How This Local Team Applies a Consultative Lens to Customer Success
Milyli’s director of customer advocacy shares how his team trains CSMs to act like consultants.
While customers can share similar goals when leveraging a company’s product or services, that doesn’t mean their journeys are identical.
At least, that’s Trent Brouillette’s perspective. As director of customer advocacy at custom software development company Milyli, Brouillette leads the organization’s efforts to ensure clients can most effectively use the products they build for them, which involves continually tailoring their approach.
“We always use a case-by-case approach to ensure the needs and expectations of customers are met,” Brouillette said.
According to Brouillette, a lot goes into making sure Milyli’s customer success managers have the knowledge and skills they need to properly consult with customers, from holding critical quarterly business reviews to implementing training during the onboarding process.
In his mind, hard and soft skills both play a crucial role in cultivating customer success. And one of the most important activities to engage in is listening closely to clients to gauge their needs.
“You don’t want to be presumptuous, but you also can’t be timid if you want to help them,” Brouillette said.
Built In Chicago caught up with Brouillette to discover how his team takes a consultative approach to customer success.
What steps do you take to better understand the needs, goals, and expectations of your customers?
Quarterly business reviews are among the most critical processes to ensure our customers are successful. We use these meetings to understand business processes, our workload, and any upcoming principal or complex projects. We then identify any roadblocks or unique workflows we may need to brainstorm on. Also, we’ve noticed our customers are more comfortable reaching out and using our products more when we hold QBRs. Therefore, we’ve adopted a similar approach for our tech support team’s daily conversations. They try to continually improve and tailor the questions and conversations to each customer based on the need driving the specific engagement.
What training is in place to help customer success managers in your organization become experts on your products and industry, and what impact has that had on the relationships CSMs have with their clients?
New team members initially dive into software and job training during onboarding. Training involves directly mastering our products’ features and core functionalities. It’s also crucial for CSMs to take part in ongoing education and level up on timely industry processes and standards, as our customers expect us to be as knowledgeable as they are.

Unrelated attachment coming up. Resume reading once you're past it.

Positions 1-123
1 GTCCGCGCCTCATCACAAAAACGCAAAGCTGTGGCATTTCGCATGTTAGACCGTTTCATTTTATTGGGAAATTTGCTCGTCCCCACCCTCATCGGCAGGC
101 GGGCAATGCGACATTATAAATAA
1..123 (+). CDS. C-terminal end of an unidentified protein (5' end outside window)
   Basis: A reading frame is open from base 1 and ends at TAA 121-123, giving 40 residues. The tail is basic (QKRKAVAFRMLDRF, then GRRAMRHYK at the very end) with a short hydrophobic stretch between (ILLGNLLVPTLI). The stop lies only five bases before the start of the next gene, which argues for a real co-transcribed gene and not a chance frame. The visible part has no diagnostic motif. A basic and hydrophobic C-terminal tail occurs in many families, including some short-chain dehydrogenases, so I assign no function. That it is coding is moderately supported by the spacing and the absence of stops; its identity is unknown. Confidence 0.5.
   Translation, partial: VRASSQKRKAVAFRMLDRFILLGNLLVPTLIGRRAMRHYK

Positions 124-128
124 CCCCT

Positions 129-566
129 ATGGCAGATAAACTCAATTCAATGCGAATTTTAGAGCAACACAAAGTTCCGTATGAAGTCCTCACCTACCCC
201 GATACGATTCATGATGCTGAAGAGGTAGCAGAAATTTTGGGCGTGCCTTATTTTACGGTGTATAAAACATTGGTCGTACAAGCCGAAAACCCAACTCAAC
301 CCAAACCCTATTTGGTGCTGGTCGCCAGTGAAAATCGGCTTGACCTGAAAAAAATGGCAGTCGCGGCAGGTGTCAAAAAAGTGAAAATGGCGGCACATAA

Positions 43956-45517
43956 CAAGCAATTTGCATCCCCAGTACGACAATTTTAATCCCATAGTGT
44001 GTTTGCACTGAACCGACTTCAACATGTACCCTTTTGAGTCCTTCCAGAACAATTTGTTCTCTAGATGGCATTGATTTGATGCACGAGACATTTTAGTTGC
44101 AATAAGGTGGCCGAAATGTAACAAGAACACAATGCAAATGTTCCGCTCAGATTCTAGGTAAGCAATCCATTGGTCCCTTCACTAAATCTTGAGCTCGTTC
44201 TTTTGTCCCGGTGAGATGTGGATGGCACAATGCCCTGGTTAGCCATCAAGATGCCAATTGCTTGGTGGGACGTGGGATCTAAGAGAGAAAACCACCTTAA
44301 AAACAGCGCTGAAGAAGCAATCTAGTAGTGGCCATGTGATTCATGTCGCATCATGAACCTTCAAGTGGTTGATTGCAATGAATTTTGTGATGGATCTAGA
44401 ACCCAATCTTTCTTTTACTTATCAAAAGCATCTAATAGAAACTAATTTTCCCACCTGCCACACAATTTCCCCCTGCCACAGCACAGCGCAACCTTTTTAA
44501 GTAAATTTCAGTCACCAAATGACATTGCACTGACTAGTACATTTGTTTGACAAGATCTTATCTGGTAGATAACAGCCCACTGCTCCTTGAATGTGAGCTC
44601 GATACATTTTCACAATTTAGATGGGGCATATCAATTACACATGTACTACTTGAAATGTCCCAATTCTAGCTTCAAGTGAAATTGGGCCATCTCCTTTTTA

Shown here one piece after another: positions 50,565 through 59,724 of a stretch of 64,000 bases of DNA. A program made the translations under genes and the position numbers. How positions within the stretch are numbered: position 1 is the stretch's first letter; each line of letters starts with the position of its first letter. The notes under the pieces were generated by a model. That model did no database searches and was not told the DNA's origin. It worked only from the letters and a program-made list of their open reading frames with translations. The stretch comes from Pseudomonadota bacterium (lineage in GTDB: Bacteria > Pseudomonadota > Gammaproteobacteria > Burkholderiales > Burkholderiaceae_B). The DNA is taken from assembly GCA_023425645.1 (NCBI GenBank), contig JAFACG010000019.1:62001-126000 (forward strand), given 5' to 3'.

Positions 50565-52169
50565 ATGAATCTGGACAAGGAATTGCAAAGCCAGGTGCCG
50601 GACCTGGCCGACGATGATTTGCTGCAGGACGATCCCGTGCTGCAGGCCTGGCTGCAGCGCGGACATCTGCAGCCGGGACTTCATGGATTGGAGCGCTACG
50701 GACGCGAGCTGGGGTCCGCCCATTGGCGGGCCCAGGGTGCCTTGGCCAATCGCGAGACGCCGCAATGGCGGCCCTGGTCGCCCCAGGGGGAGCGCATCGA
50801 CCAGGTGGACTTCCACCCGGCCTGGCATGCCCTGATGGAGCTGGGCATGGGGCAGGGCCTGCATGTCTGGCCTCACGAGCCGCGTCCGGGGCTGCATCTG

Honest, regular, and prepared conversations are the greatest growth catalyst for both our customers and team. By building out a shared knowledge base of real-world examples, previous use cases, and recommendations from pro users, we create a solid foundation for our team to turn to when assisting our customers. This benefits the team in various ways, whether it’s new ways to execute recurring tasks faster, developing workarounds with creative feature applications, or evolving standard best practices for more efficient processes as our technology advances to further streamline Relativity workflows. Many customers use our tools without ever interacting with support. Still, the ability of our team’s expertise to make work easier is something we want customers to know early on.
“Honest, regular and prepared conversations are the greatest growth catalyst for both our customers and team.”
What soft skills have you found to be particularly important when it comes to consulting with your clients, and how have you strengthened those skills over time?
Creative thinking and close listening are both essential skills for consulting with clients. It’s true for large, well-planned projects and smaller-scale workflows for time-sensitive problems. However, listening to customers’ challenges, whether they’re standard or uncommon, is vital when communicating a project’s value. For example, it’s better to suggest efficiency changes once the customer understands the burden of their manual work.
As someone hones their hard skills, they can simultaneously improve soft skills when given room for ownership, failure, and growth. Once you get every team member involved in solving problems, defining success, and reaching positive outcomes, your team’s collective skill set and relationship with their work will improve. – Olivia McClure